Enbridge Line 4 Oil Pipeline

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This article is part of the Global Fossil Infrastructure Tracker, a project of Global Energy Monitor and the Center for Media and Democracy.

Enbridge Line 4 Oil Pipeline is a major oil pipeline in the Enbridge Pipeline System that conveys petroleum from western Canada to its Superior Terminal in Wisconsin, United States.


The pipeline originates in Edmonton, Alberta, and terminates in Superior, Wisconsin.

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Project Details

  • Operator: Enbridge[1]
  • Current capacity: 880,000 barrels per day
  • Length: 1767 km (1098 mi)[1]
  • Status: Operating
  • Start Year: 2002


Line 4 transport heavy crude oil, as well as light and medium oil past Clearbrook, Minnesota.[2]

In June 2007, Enbridge applied to the National Energy Board (NEB) for approval of the proposed Line 4 Extension Project to extend the line upstream from Hardisty to Edmonton.[3] Enbridge provided the equity financing for the project at an estimated cost of CAN$309 million.[3] NEB granted approval for the project in April 2008.[3]


In July 2002, Enbridge released an estimated 6,000 barrels of oil when Line 4 ruptured near Cohasset, Minnesota.[4] A "13-inch-long transportation-induced metal fatigue" was identified as the source of the pipeline failure.[4]

In December 2014, Enbridge released an estimated 1,350 barrels of oil from Line 4 at its pumping station at the Regina terminal.[5] A failed valve flange was detected as the source of the leak. The spill reportedly lasted 2 minutes and 26 seconds.[6] Enbridge stated that there were no impacts to the public, wildlife or waterways.[5]


On February 4 of 2019, four climate activists in Blackberry Township, Minnesota closed safety valves on a crude oil pipeline belonging to the Canadian energy corporation Enbridge. This is an escalation of ongoing activism aimed at Enbridge, which is facing stiff resistance to their plan to build a new high capacity crude oil pipeline, Line 3, through Minnesota and across multiple Native American reservations. This marks the second time in just over two years that activists have shut down Enbridge pipelines, citing the urgency of climate change. The four activists broke into a fenced area containing emergency safety valves for Enbridge lines 1, 3 & 4. The activists, who are affiliated with the Catholic Worker movement, are Michele Naar Obed of Duluth, MN, Allyson Polman, Brenna Cussen Anglada, and Daniel Yildirim. The four were taken into custody by Itasca County Sheriffs at around 1:30pm. The three pipelines cross three Native American reservations and hundreds of miles of un-ceded treaty territory. In October of 2018 two activists were acquitted in Clearwater County court for a similar pipeline shut down. Those activists, Emily Johnston and Annette Klapstein, shut down Enbridge Lines 4 & 67 in a multi-state coordinated action in 2016 that closed down all the tar sands flowing from Canada into the United States. In their criminal trial, the activists set precedence in Minnesota court allowing climate activists to argue that their actions are justifiable due to the necessity of taking action on climate change.[7]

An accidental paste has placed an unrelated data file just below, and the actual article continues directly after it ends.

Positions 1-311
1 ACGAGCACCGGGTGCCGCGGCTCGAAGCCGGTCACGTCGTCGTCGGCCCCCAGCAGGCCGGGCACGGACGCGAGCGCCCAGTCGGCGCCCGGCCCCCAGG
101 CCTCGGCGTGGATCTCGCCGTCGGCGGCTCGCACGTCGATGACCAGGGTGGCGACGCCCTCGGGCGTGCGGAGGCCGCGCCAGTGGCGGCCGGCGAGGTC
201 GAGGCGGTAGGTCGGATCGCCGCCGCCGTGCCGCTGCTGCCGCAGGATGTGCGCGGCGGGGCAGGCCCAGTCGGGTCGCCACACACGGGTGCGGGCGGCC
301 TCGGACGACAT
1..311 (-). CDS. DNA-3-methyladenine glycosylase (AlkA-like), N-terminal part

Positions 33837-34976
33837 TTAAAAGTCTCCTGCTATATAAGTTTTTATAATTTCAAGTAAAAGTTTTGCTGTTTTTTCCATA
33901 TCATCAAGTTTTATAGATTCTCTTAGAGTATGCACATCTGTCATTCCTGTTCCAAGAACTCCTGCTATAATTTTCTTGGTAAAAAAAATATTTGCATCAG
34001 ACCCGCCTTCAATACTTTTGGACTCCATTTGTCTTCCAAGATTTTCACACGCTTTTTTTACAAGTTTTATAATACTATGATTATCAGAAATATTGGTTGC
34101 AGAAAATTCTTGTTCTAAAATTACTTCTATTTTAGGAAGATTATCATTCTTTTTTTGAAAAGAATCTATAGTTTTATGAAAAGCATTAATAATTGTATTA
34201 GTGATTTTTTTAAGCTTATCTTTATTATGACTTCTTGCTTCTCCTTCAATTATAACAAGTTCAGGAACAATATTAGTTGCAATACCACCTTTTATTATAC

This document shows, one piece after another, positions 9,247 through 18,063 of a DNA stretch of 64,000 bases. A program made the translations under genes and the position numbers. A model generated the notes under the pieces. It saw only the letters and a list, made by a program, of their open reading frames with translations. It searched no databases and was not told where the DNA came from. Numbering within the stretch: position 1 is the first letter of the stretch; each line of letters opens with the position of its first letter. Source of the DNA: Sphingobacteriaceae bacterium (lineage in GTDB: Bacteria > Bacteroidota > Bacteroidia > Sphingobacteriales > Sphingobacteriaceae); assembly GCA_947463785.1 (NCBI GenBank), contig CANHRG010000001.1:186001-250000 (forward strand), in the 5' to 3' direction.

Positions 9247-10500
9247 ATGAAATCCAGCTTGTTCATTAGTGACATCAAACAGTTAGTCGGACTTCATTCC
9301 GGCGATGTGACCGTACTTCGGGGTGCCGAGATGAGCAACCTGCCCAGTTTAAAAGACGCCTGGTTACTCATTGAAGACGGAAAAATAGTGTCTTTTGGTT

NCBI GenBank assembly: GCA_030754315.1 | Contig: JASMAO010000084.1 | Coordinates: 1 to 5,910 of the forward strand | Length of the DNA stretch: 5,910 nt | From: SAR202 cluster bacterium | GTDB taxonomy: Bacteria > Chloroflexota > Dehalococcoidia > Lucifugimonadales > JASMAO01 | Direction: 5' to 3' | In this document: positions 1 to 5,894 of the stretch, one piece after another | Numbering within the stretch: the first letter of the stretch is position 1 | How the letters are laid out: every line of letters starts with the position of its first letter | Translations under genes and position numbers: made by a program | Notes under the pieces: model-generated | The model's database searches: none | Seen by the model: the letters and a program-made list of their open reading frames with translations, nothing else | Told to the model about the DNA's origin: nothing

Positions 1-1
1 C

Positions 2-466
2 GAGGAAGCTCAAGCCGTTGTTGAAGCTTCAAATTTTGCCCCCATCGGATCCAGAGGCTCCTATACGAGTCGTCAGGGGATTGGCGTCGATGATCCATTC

Articles and resources


  1. 1.0 1.1 Pipeline System Configuration, Enbridge, Q1 2016
  2. Canada’s Pipeline Transportation System 2016, Canada National Energy Board, modified 2 Jun. 2017
  3. 3.0 3.1 3.2 In the Matter of Enbridge Pipelines Inc. Line 4 Extension Project, Canada National Energy Board, April 2008
  4. 4.0 4.1 Pipeline Accident Report, National Transportation Safety Board
  5. 5.0 5.1 1,350 barrels of oil spill at Enbridge pumping station in Regina, CTV Regina, 18 Dec. 2014
  6. Enbridge Line 4 spills in Regina, The Council of Canadians, 18 Dec. 2014
  7. FOR IMMEDIATE RELEASE: Climate Activists Shut Down Enbridge Pipelines in Northern Minnesota Climate Disobedience Center, accessed January 2019

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